If you ran into Bastille after their own Apple Music Festival set and asked frontman Dan Smith for an account of his evening, he’d conceivably skip past the bit about their confetti-strewn fans screaming hit single ‘Pompeii’ back at them, and tell you instead about how great their secret special guest Craig David was. “We’ve basically been working with this band for four, five years,” Smith jokes as David comes on, “and it’s culminated with us being Craig David’s backing band tonight.” Tonight they bring everything to their performance, and their resulting set is on a par with those already completed by industry veterans on the AMF lineup – Elton John, Alicia Keys and Robbie Williams among them. But, ever modest and full of thanks during his stage chat, frontman Dan Smith still seems slightly awed by his place on a stage that is being live-streamed in more than 100 countries worldwide and will, tomorrow, be graced by Britney Spears. He needn’t be.
Bastille are currently riding the enviable wave of their second album ‘Wild World’, which entered the UK Chart at Number One two-and-a-half weeks ago and has stayed there since. Tonight’s set is predominantly made up of this new collection of songs – big-hitting tunes, on big-hitting subjects like corporate greed and political ugliness – and most of these new tracks are as ravenously received by fans as the songs from ‘Bad Blood’, the debut that made Bastille famous (‘Of The Night’, ‘Things We Lost In The Fire’, ‘Flaws’ and the aforementioned trump card ‘Pompeii’ included). Over the course of the 90-minute set, these old favourites are sprinkled here and there, but the crowd’s reaction doesn’t indicate they’re any less familiar with the tracks that are barely a fortnight old.
That said, there are clear peaks. The bold, brassy opener of ‘Send Them Off!’ immediately satisfies the crowd’s anticipation, and just a few songs later, on ‘Flaws’, Dan Smith is gamely leaping into the photographer’s pit and leaning out into the crowd, before heading around the side and straight into the throng, crossing the width of the venue under a web of arms and phones. There’s little point resisting melodies like those on ‘An Act of Kindness’ or ‘Snakes’, and their new album’s lead single ‘Good Grief’, accompanied by smoke machines and whooping, sends the set sky-high as Smith continues to leap about the stage rousing the crowd. And it’s then that Craig David shows up, when Smith has already turned the venue into a cheering fray.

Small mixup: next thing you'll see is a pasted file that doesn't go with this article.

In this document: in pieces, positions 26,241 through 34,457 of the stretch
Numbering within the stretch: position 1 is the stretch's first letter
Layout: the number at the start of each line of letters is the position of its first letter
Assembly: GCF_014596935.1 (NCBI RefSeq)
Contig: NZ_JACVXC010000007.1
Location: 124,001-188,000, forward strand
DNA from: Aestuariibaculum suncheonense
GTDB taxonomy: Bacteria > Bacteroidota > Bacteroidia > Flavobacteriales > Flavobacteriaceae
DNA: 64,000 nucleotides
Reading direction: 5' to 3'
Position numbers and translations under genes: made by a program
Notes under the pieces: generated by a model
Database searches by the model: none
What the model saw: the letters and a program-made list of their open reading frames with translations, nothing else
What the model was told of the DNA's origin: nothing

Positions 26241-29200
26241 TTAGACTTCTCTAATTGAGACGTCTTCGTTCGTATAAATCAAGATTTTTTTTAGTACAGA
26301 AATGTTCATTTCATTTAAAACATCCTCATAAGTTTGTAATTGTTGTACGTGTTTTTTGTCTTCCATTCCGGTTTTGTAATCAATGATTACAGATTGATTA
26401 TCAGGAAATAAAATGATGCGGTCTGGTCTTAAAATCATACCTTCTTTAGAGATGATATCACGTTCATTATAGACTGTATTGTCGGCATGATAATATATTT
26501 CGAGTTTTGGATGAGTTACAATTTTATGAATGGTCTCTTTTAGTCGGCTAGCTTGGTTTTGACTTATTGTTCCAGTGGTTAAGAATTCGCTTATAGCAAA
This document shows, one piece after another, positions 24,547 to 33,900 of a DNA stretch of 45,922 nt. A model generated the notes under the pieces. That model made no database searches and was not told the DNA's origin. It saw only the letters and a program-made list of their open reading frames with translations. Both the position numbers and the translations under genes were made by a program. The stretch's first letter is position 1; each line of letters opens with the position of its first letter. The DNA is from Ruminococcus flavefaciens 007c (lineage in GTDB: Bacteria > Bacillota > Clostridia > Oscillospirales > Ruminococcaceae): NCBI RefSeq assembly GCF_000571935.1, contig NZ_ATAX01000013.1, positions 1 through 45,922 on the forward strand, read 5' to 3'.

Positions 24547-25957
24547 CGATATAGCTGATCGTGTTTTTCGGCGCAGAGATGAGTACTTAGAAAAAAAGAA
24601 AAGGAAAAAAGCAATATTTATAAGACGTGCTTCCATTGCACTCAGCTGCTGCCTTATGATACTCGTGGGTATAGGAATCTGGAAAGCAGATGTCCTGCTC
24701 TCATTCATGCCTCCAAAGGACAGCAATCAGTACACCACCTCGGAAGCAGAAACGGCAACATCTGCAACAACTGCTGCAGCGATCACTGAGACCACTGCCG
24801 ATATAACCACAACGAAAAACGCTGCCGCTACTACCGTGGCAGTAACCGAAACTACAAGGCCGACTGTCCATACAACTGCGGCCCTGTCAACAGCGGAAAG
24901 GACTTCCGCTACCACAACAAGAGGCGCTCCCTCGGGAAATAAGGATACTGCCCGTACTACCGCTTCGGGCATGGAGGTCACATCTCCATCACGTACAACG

The collaboration itself is brilliant, and brilliantly unexpected – David contributes vocals for ‘Fake It’, takes the lead on his mix of ‘Fill Me In’ and Jack Ü/Justin Bieber collaboration ‘Where Are Ü Now’, and alongside Dan he bashes out ‘Rhythm Is A Dancer’ while massive red balloons are knocked about like huge pool balls in the crowd’s uplifted arms. At this point you might expect Smith’s clarion of a vocal to be struggling slightly, but it’s as strong as ever, right up to the point when the streamers and confetti fall on the crowd during ‘Pompeii’, the set’s climactic moment of triumph. And, largely, triumph is what this set does: it’s too late for modesty now.